“There are some groups who were not ready to submit proposals under GF1 that are now submitting under GF2. We will see how all of that unfolds in the coming year as cluster proposals are being reviewed. I anticipate that this will provide the different sectors the critical mass needed to have an impact,” says Boye.
In 2009, the Beef Cattle Industry Science Cluster was created under the original Growing Forward framework. Formed through a partnership between Agriculture and Agri-Food Canada (AAFC) and the Beef Cattle Research Council (BCRC), this cluster focused on two core research areas: improved production efficiency as well as improved beef demand and quality. Over five years, 32 research programs received a total of $11.25 million with one third of the money going to beef quality and food safety research.
“The obvious point of funding there is to help the industry improve consumer confidence and beef demand through improved food safety and quality,” explains Dr. Reynold Bergen, the science director at the Beef Cattle Research Council.
The BCRC used a portion of the funding to paid for a beef quality audit which included a consumer satisfaction survey. Bergen says he was please with the results which showed increase in consumer approval.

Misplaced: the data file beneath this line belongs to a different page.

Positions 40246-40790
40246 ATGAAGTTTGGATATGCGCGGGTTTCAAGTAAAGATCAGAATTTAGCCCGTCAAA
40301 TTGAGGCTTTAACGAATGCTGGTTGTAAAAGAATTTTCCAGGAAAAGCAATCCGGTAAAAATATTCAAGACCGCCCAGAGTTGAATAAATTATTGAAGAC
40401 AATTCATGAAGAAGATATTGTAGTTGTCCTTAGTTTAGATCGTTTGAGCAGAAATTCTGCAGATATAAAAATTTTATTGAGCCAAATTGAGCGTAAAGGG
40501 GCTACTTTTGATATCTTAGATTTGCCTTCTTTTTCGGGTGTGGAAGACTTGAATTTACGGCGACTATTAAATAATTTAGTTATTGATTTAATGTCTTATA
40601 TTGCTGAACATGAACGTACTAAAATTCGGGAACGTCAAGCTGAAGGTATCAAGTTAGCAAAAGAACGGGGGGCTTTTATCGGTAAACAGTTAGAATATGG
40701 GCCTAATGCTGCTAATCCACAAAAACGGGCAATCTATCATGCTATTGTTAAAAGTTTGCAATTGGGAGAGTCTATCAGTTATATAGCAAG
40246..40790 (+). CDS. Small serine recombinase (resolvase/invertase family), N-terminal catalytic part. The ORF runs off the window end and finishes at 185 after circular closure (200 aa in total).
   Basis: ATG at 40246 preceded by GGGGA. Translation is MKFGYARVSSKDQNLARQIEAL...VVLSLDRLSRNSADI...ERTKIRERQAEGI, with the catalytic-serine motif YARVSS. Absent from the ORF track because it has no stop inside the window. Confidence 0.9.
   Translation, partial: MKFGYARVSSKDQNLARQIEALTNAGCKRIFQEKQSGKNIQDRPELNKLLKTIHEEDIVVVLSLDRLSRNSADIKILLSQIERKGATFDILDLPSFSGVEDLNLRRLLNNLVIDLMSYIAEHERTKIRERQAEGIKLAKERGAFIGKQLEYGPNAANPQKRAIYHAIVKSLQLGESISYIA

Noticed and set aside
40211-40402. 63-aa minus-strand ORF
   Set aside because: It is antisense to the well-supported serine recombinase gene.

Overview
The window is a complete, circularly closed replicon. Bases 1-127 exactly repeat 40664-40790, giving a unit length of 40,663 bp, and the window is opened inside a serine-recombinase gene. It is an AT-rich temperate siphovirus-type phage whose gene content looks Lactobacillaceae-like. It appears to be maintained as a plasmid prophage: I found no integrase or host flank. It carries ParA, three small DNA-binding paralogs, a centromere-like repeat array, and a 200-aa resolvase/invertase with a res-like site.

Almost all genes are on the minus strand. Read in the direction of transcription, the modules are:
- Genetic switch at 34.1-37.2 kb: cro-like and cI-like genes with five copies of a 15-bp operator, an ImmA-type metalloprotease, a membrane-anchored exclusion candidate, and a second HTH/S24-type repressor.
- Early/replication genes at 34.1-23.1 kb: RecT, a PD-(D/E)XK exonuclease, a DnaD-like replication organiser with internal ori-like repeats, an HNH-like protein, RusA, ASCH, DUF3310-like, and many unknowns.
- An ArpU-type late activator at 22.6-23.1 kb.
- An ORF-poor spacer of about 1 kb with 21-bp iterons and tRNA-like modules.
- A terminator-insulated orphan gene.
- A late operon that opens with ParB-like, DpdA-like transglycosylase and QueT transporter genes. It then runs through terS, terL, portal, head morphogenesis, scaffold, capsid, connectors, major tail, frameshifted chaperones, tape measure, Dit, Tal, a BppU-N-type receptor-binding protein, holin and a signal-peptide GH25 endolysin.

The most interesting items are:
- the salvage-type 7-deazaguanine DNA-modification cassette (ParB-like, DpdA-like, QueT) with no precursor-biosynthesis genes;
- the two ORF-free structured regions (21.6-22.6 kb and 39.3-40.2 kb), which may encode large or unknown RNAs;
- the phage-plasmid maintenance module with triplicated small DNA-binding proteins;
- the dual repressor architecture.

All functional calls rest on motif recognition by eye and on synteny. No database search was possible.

Although this type of research may seem trivial, its gives the industry a standard by which they can measure their successes. “It’s really important that there’s an industry benchmark so we can figure out where we need to improve and where we should back off with the emphasis,” says Bergen.
Funding recipients are also required to financially contribute to the cost of research. Under the first Growing Forward program these contributions ranged from 15 to 30 percent depending on the cluster. When the Canadian Wheat Breeding Research Cluster received $6.2 million from the federal government, its lead organization, the Western Grains Research Foundation (WGRF), pitched in $2.1 million.